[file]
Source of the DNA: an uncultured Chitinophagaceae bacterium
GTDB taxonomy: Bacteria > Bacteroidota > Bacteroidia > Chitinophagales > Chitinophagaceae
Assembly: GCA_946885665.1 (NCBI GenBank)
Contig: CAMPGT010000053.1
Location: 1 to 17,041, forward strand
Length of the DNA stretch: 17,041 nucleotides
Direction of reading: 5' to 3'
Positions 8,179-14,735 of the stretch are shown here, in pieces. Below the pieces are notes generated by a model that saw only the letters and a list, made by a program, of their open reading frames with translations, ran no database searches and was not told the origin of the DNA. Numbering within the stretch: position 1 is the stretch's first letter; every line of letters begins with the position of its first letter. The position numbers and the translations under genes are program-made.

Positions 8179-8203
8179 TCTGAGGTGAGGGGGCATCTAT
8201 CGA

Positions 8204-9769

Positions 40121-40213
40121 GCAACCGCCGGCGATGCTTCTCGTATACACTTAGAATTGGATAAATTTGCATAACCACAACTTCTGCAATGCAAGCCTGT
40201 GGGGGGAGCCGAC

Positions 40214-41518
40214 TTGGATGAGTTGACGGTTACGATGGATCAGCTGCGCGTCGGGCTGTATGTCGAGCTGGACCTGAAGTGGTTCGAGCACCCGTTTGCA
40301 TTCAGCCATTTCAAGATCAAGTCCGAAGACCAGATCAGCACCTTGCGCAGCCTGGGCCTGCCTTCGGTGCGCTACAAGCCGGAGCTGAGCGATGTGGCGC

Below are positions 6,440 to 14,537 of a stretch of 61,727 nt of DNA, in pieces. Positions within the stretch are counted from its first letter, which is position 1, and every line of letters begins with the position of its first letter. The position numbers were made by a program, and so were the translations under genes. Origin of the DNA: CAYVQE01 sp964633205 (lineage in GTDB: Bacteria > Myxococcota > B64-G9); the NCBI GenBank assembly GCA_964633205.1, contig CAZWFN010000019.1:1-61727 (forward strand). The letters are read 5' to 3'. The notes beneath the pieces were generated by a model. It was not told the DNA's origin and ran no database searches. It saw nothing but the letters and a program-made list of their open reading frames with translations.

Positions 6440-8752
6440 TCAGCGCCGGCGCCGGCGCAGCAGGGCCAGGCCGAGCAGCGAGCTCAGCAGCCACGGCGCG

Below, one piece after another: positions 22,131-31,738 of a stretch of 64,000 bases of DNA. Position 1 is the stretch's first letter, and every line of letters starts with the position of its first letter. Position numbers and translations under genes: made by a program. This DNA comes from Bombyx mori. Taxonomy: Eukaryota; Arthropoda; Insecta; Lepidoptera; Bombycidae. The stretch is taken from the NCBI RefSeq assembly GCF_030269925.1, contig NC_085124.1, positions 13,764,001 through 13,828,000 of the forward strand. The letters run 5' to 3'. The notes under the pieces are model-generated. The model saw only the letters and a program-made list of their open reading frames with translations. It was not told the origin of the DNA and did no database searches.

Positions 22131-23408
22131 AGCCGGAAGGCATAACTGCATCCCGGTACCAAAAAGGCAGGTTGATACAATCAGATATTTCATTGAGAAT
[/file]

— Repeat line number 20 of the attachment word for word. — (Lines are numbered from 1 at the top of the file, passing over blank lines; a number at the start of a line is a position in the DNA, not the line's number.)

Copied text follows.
Positions 6440-8752